Basile, who heads a chapter of Fatherhood Coalition with about 35 members, said he became an activist after an unjust probate court decision involving his two daughters. He declined to elaborate, he said, because he wanted to protect his daughters' privacy.
Jack Levin, a criminologist and sociologist at Northeastern University in Boston, said divorced fathers such as Basile are "fighting an uphill battle, because the court of public opinion is finally on the side of women."
After generations of gross shortcomings in protecting women from violence, Levin said, it's possible that American society has overcompensated in an attempt to correct the situation.
"At a time when finally women are seen as being victimized, men are informing us that they, too, have rights," he said. "It's going to take some time before people see both sides."
In the eyes of advocates for battered women, the grievances of divorced fathers pale in comparison with the magnitude of domestic violence as a widespread social problem with grave consequences.
Some reports have indicated that despite increased public awareness about domestic violence in the last decade, the level of abuse has not declined. McEvilly said this situation is reflected in the northern Central Massachusetts area served by Battered Women's Resources.
More than 5,000 women turned to the agency for help in the last year. The agency's hot line received 2,142 calls, 1,785 requests for counseling, and 165 requests for shelter for women and children. "People still do not want to think that domestic violence is here," but it remains pervasive and disturbing in its savagery, McEvilly said.
"I just think that overall, we're seeing it increase. I think many cases are not reported. Fear is still a strong factor."
Meanwhile, the view that men are facing bias and disadvantage in custody and probate court cases is spreading beyond the divorced fathers' movement. In an op-ed piece published in June in The New York Times, author Gail Sheehy said the number of fathers who do not meet their child support obligations are greatly outnumbered by responsible fathers who are unfairly denied access to their children by their ex-wives.
"The cliche is the Deadbeat Dad," wrote Sheehy, the author of "Passages," and "Understanding Men's Passages."
"The newer reality is the Deadbolted Dead - locked out of his children's hearts after divorce."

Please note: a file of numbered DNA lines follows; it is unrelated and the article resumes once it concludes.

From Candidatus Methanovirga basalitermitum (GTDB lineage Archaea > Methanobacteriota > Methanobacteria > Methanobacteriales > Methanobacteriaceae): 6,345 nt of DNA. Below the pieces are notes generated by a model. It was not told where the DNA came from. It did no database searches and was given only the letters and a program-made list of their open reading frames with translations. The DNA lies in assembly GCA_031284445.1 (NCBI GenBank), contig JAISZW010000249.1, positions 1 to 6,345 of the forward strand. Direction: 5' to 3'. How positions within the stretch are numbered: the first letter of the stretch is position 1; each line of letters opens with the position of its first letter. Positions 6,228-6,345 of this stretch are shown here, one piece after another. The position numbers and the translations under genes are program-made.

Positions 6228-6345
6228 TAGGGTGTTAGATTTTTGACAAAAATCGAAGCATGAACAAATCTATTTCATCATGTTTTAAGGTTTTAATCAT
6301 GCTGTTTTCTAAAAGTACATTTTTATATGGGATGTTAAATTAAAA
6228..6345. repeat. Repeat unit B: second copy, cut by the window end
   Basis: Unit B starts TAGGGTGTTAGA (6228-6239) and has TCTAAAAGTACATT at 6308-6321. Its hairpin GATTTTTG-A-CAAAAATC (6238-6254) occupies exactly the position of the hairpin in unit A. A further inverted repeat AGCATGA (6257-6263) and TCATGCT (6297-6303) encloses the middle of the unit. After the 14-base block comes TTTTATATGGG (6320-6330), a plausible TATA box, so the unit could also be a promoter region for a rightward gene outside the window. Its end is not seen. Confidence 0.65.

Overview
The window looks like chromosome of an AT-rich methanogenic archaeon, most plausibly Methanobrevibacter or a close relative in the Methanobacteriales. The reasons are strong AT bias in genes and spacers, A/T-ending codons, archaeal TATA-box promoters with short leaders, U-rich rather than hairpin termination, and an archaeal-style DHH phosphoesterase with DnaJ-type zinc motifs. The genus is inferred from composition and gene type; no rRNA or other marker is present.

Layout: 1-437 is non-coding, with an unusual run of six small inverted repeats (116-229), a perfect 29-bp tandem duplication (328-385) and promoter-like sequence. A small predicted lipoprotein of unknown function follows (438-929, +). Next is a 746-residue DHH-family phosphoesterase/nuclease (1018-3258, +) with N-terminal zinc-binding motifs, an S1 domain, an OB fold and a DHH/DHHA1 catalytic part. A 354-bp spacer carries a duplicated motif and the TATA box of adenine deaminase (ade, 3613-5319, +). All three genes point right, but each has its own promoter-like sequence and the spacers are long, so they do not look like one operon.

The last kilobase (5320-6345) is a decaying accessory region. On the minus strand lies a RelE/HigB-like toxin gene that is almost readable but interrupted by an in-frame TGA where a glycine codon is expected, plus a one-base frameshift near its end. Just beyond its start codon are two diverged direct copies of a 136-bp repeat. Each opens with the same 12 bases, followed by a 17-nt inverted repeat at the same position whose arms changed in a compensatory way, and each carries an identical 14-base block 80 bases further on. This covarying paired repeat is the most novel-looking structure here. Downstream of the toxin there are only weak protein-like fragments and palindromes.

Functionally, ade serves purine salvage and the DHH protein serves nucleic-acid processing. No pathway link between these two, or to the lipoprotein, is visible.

Former Gardner Police Chief Edward F. Cronin tells the story of how, as a young officer in Fitchburg, he had no legal authority to arrest a man who had slammed his wife into a steel radiator, leaving her with a gushing head wound. All he could do when the man ordered him out of the house, Cronin recalled, was to try to slow the woman's bleeding and take her to a hospital.
The anecdote shows how - until relatively recently - it was largely considered a private matter in the eyes of the law if a man chose to beat his wife or girlfriend in a private setting.
Spurred by grass-roots efforts to assist battered women, a sign of changing attitudes emerged in 1978 with the introduction into law of restraining orders in Massachusetts. In the 1980s, domestic violence took on a much more public profile, as newspaper and television reporters drew the connection between repeated cases in which women were killed by their boyfriends and husbands.
In a particularly infamous case that received national attention, Pamela Nigro Dunn was murdered by her abusive husband in 1986 after Somerville District Court Judge Paul P. Heffernan berated her for "wasting" the court's time in seeking protection from her spouse.
In the 1990s, domestic violence has increasingly been described as a widespread public health problem with grievous consequences. Public officials, including Gov. Paul Cellucci, Attorney General Scott Harshbarger, and some mayors and police chiefs, now take high-profile stands in speaking out against violence against women.
Victims of battering can now find legal advocacy, representation and, in some cases, victim compensation at the state's district courts.
Meanwhile, the number of restraining orders filed in district courts has skyrocketed, from 15,283 in fiscal 1982, to 49,056 in fiscal 1993, before dipping slightly in recent years, according to court records. A small number of restraining orders are filed in Superior Court, and an annual average of about 7,500 orders have also been filed in probate courts in recent years.
In 1996, the last year for which records were available, 41,667 restraining orders were filed in the state's district courts, including 711 in Dudley; 585 in Fitchburg; 426 in Gardner; 384 in Leominster; 265 in Uxbridge; 257 in Westboro; and 660 in Worcester.